Interview: From SaaS idea to acquisition in 14 months

updated on 26 March 2021

Our todays guest is Victor, the creator of Pingr. Pingr is an uptime monitoring SaaS project which Victor has built and sold in 14 months.

Q: Hello Victor! Please introduce yourself.

Hello!

I'm a full-stack developer, who has been working in this area for almost 10 years.

The funny thing about me is that for all these years I worked with the same people, in the same company.  They turned out to be my friends from the university where I studied. 

This is the case when your boss is your friend from the university where you both studied sitting at the same desk.

Q: What it took to build Pingr?

It took SO much, that I barely can describe it in one post.

In total, I spent more than 1000 hours working on it. You may wonder, how did I know that number. I've tracked more than 600 hours using an app and roughly estimated the rest.

For about half a year my schedule looked like this: 

  1. I went to my full-time job
  2. After that, I went to different cafes and spent 2-3 hours working on Pingr

I've written a separate post about places I worked at. Check it out.

I experienced quite a few burn-outs and had to cope with them. My work-life balance became work-work balance.

In terms of spending cash, the expenses were mostly buying coffee and paying for servers. It turned out that servers were quite expensive, about $200/mo.

Regarding design, I've built everything myself, except the landing page. For the landing page, I spent maybe up to $400, I haven't calculated expenses here but it wasn't much.

Q: How did you get your first 100 users? What are your traffic channels?

I haven't got much marketing experience, so all of my channels were social ones. Quite typical for indie hackers: Product Hunt, Reddit, Twitter, and others. 

My very first users were indie hackers who I communicated with on Twitter.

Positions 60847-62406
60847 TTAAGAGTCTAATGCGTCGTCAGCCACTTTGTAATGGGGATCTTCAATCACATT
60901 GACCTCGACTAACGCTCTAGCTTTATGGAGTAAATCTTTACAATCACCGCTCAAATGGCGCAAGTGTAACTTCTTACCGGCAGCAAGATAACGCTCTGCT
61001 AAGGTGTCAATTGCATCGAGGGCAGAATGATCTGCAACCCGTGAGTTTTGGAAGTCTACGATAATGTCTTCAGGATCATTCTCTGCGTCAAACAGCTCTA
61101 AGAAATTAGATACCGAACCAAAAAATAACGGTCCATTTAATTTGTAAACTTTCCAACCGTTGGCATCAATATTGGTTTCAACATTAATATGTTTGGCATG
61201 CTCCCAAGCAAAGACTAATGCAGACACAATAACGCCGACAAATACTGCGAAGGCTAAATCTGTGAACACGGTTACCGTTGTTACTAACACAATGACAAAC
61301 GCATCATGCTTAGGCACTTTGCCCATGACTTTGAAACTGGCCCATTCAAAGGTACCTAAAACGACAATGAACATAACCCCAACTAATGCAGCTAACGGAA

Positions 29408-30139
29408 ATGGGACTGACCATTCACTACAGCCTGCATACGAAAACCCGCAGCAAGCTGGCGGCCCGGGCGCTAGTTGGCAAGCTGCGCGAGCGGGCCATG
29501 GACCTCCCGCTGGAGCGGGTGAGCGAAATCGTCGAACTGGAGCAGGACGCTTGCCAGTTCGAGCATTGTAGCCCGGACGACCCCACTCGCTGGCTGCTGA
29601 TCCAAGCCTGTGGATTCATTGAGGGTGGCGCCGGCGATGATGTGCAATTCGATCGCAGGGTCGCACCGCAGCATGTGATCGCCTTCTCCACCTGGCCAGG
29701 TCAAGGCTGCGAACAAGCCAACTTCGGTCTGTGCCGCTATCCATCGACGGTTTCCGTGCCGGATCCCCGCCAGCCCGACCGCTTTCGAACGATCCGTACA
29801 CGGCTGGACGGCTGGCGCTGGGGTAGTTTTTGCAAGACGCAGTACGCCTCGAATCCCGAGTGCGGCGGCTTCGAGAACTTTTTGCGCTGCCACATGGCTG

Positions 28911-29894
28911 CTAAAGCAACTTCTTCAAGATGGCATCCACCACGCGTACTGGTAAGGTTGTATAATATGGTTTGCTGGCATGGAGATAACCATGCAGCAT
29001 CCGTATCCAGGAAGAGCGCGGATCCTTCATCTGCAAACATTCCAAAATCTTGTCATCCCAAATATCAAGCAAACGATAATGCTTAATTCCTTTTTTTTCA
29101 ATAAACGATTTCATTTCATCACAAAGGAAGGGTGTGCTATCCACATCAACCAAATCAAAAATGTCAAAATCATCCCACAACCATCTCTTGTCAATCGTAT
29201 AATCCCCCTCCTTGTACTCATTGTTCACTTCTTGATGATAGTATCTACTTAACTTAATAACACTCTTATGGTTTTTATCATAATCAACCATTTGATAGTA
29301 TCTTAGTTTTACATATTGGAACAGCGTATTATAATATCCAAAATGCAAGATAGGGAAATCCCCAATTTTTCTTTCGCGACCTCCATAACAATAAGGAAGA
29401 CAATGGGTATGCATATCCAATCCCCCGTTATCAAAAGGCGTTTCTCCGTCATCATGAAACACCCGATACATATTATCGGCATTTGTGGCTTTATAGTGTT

Let's take a look at traffic screenshots.

Traffic stats by month
Traffic stats by month
Traffic stats by channels
Traffic stats by channels
Conversion rate for clicking on the pricing link
Conversion rate for clicking on the pricing link

Here is a detailed breakdown with links provided.

  1. Product Hunt: ~3k uniques. This is of course the main channel that brought me the most number of new users and lifetime deals sold. I'm not sure about the exact number, but it was around ~150 signups. I received a lot of feedback, got quite a few social connections, and sold about ~10 lifetime deals for $199.
  2.  Reddit: ~600 uniques. There is a cool subreddit, called r/webdev, which allows self-promotion on Saturdays. So the post got some traction, and I got some traction over there. About ~20-30 signups and a couple of lifetime deals sold.
  3.  Hackernews: ~1.1k uniques. Hackernews is a whole separate universe. I've posted there many times, and it was very hard to get some traction here. Eventually, I got some traffic which resulted in a few signups and one lifetime deal sold. 
  4.  Indiehackers: ~3.6k uniques. This is the most friendly and easy to promote community. However, they don't convert to paid customers. They are fellows who are in the same boat as you. They help a lot, give you a lot of feedback and you do the same. So it's kind of a must community for people who starting small SaaS products. However, here I sold 1 lifetime deal too :)
  5.  Dev.to: ~350 uniques. Here I wrote an article about the architecture of Pingr and they loved it. I got a few signups but no that many.
  6.  Twitter: ~2k uniques. I'm quite active on Twitter and communicated there a lot, so I got some traffic here but I cannot estimate how many signups I got from Twitter.

So basically Product Hunt worked the best of course. 

Q: Why did you sell it?

I've never thought that I'd build a product for selling. But after it took ~14 months and I still didn't get revenue, it was hard to keep motivation.